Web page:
Wednesday, January 13, 2010


The Indian auto ancillary industry is one of India's sunrise industries with tremendous growth prospects. The automotive industry is an important segment of the economy in any country as it links many industries and services.

The Indian auto industry has the potential to emerge as one of the largest in the world. Presently, India is:

  • The largest two-wheeler manufacturer in the world.
  • The largest three-wheeler market in the world.
  • The second-largest two-wheeler market in the world.
  • The fourth –largest commercial vehicle market in the world.

The fortunes of the automotive components segment are linked to the performance of the auto industry. The auto ancillary industry gives support to sectors such as metals that includes steel, aluminum, copper and also to many other machine tools, plastics, rubbers, polymers, glass, surface transport.

As per Indian Suppliers’ report, the automotive sector in India contributes to 5% of the nation’s GDP and 17% of the indirect taxes as a result of which the government last year charted a 10-year blueprint for the sector’s growth. This envisages the automotive sector “output reaching a level of $145 billion accounting for more than 10% of the GDP” by 2016.

Indian auto industry has evolved around three major clusters: Mumbai-Pune-Nashik-Aurangabad (west); Chennai- Bangalore-Hosur (south); and Delhi-Gurgaon-Faridabad (north).Export-oriented companies have formed base in the west/ south regions, due to proximity to port.

Foreign Investments:
India enjoys a cost advantage with respect to casting and forging as manufacturing costs in India are 25 to 30 per cent lower than their western counterparts. Seeing the growing popularity of India in the automotive component sector, the Investment Commission has set a target of attracting foreign investment worth US$ 5 billion for the next seven years to increase India's share in the global auto components market from the existing 0.9 per cent to 2.5 per cent by 2015.

French tyre major, Michelin, has gained clearance from the Foreign Investment Promotion Board (FIPB) for its US$ 2.26 billion foreign direct investment (FDI) proposal to set up a manufacturing facility in Tamil Nadu.

Ford motor car is investing about 500$ million (Rs. 2,445 crore) to double capacity at its India plant, which will become a strategic global production hub.

Bosch will continue to maintain its focus in India in spite of global recession as it is planning to set up manufacturing units for electronic control units (ECU) by investing US$ 26.76 million.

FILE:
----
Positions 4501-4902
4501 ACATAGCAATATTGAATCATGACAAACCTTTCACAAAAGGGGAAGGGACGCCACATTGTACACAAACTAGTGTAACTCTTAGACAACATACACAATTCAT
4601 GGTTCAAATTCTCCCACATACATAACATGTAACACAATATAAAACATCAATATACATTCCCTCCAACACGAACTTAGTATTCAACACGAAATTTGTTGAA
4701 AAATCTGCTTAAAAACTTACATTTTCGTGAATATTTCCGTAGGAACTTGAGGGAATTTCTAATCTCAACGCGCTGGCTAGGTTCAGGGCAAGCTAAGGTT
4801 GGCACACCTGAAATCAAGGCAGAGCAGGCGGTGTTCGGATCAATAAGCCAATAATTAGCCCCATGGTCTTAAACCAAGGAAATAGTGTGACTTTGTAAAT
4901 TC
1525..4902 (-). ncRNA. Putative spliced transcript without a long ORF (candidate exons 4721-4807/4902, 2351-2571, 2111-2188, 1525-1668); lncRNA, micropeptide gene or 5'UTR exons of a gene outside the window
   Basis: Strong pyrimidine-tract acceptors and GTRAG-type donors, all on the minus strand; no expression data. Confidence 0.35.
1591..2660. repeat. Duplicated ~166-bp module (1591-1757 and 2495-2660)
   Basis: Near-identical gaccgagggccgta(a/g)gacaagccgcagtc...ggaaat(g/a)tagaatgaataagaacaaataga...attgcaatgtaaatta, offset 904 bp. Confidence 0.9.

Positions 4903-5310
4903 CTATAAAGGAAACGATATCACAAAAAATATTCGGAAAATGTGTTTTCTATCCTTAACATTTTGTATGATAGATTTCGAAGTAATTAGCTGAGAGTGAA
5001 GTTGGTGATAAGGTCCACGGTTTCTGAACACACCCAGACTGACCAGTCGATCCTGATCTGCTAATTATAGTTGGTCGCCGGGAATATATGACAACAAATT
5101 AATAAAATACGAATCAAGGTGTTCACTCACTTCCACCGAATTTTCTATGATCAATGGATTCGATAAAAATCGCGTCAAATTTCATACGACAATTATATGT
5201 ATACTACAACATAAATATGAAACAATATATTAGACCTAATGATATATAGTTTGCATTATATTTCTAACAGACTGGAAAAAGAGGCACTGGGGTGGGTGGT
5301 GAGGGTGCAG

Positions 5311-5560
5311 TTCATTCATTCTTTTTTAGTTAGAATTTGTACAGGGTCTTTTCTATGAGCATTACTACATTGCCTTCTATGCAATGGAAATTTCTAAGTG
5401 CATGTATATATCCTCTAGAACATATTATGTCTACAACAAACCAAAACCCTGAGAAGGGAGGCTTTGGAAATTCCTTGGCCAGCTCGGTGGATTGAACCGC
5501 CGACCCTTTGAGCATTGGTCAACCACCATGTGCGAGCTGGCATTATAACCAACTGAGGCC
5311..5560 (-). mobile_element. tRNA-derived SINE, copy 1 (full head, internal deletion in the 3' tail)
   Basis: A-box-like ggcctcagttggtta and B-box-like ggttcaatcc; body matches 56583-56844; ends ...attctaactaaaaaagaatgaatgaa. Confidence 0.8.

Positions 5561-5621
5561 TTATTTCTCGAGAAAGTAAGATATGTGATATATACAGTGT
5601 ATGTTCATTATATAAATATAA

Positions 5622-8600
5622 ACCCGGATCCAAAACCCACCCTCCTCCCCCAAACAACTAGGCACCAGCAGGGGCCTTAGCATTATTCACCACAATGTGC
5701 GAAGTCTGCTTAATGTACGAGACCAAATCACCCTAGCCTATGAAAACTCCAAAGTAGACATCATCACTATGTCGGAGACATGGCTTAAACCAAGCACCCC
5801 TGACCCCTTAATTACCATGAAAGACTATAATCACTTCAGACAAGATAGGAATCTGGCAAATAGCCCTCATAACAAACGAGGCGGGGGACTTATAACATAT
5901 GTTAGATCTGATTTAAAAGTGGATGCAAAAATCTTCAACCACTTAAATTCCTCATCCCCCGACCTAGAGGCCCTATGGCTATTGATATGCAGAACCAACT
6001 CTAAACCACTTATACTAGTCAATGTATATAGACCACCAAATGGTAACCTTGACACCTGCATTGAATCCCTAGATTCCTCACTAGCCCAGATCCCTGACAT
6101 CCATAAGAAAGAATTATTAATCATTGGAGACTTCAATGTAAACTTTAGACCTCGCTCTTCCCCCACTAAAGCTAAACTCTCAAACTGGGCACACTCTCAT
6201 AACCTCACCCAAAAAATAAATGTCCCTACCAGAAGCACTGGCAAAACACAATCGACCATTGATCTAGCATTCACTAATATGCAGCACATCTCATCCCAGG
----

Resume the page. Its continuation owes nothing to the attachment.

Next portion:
Volkswagen has set target to capture 8-10 percent of market share in the passenger car segment in India by 2014 with a series of launches and by doubling the number of dealers.

Domestic Investments:
The market is so large and diverse that a large number of players can be absorbed to accommodate buyer needs. The sector not only has global players looking to invest and expand but leading domestic component companies are also pumping in huge sums into expanding operations. Indian tyre makers are rolling out investment plans worth US$ 1.24 billion, due to the rising popularity of radial tyres in the commercial vehicles segment.

Some other investments include:
  • Hero Motors will invest US$ 19.84 million in association with Austrian firm BRP Power train for manufacturing automotive transmissions in India.
  • Indian arm of Swedish automotive component maker SKF is investing US$ 30 million in a new ball bearings manufacturing plant at Haridwar.
  • Mahindra & Mahindra will invest approx US$ 400 million for setting up an integrated auto facility in Tiruvannamalai(Chennai).
  • An auto park is coming up near Hyderabad with investments worth over US$ 409.30 million from around 34 automotive ancillary units.

Low labor costs gives Indian auto ancillary companies an absolute cost advantage. ACMA numbers suggest that wage cost accounts for 3% to 15% of revenues for Indian manufacturers as compared to 20% to 40% for US players. Historically, India's strength in exports lies in forgings, castings and plastics. But this is changing with more component manufactures investing in up gradation of technology in recent years.

To read the full report: AUTO ANCILLARY